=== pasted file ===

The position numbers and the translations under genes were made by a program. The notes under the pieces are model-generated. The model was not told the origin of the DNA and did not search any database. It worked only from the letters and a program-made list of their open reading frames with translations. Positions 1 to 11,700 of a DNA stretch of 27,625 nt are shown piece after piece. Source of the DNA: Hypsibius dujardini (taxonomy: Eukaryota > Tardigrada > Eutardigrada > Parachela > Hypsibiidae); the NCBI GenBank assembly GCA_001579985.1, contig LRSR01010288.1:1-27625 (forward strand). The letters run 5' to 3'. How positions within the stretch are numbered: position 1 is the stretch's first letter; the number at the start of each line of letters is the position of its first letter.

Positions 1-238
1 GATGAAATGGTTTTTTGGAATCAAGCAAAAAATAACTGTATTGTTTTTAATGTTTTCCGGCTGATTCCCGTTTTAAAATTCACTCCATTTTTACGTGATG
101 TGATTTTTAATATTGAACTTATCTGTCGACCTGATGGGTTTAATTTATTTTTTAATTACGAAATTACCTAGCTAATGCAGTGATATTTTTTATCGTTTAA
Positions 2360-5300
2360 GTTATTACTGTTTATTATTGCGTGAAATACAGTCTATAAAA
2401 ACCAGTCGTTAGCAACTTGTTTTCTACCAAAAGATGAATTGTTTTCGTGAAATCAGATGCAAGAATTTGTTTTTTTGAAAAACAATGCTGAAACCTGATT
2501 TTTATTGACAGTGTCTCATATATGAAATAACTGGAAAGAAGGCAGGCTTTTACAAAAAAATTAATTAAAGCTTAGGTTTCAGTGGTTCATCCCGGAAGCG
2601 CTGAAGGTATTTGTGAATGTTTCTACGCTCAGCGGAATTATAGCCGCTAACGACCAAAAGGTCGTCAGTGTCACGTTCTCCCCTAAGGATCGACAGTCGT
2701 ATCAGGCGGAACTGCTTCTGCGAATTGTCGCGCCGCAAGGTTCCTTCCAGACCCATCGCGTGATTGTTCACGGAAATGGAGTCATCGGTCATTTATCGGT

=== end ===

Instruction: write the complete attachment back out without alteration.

The position numbers and the translations under genes were made by a program. The notes under the pieces are model-generated. The model was not told the origin of the DNA and did not search any database. It worked only from the letters and a program-made list of their open reading frames with translations. Positions 1 to 11,700 of a DNA stretch of 27,625 nt are shown piece after piece. Source of the DNA: Hypsibius dujardini (taxonomy: Eukaryota > Tardigrada > Eutardigrada > Parachela > Hypsibiidae); the NCBI GenBank assembly GCA_001579985.1, contig LRSR01010288.1:1-27625 (forward strand). The letters run 5' to 3'. How positions within the stretch are numbered: position 1 is the stretch's first letter; the number at the start of each line of letters is the position of its first letter.

Positions 1-238
1 GATGAAATGGTTTTTTGGAATCAAGCAAAAAATAACTGTATTGTTTTTAATGTTTTCCGGCTGATTCCCGTTTTAAAATTCACTCCATTTTTACGTGATG
101 TGATTTTTAATATTGAACTTATCTGTCGACCTGATGGGTTTAATTTATTTTTTAATTACGAAATTACCTAGCTAATGCAGTGATATTTTTTATCGTTTAA
Positions 2360-5300
2360 GTTATTACTGTTTATTATTGCGTGAAATACAGTCTATAAAA
2401 ACCAGTCGTTAGCAACTTGTTTTCTACCAAAAGATGAATTGTTTTCGTGAAATCAGATGCAAGAATTTGTTTTTTTGAAAAACAATGCTGAAACCTGATT
2501 TTTATTGACAGTGTCTCATATATGAAATAACTGGAAAGAAGGCAGGCTTTTACAAAAAAATTAATTAAAGCTTAGGTTTCAGTGGTTCATCCCGGAAGCG
2601 CTGAAGGTATTTGTGAATGTTTCTACGCTCAGCGGAATTATAGCCGCTAACGACCAAAAGGTCGTCAGTGTCACGTTCTCCCCTAAGGATCGACAGTCGT
2701 ATCAGGCGGAACTGCTTCTGCGAATTGTCGCGCCGCAAGGTTCCTTCCAGACCCATCGCGTGATTGTTCACGGAAATGGAGTCATCGGTCATTTATCGGT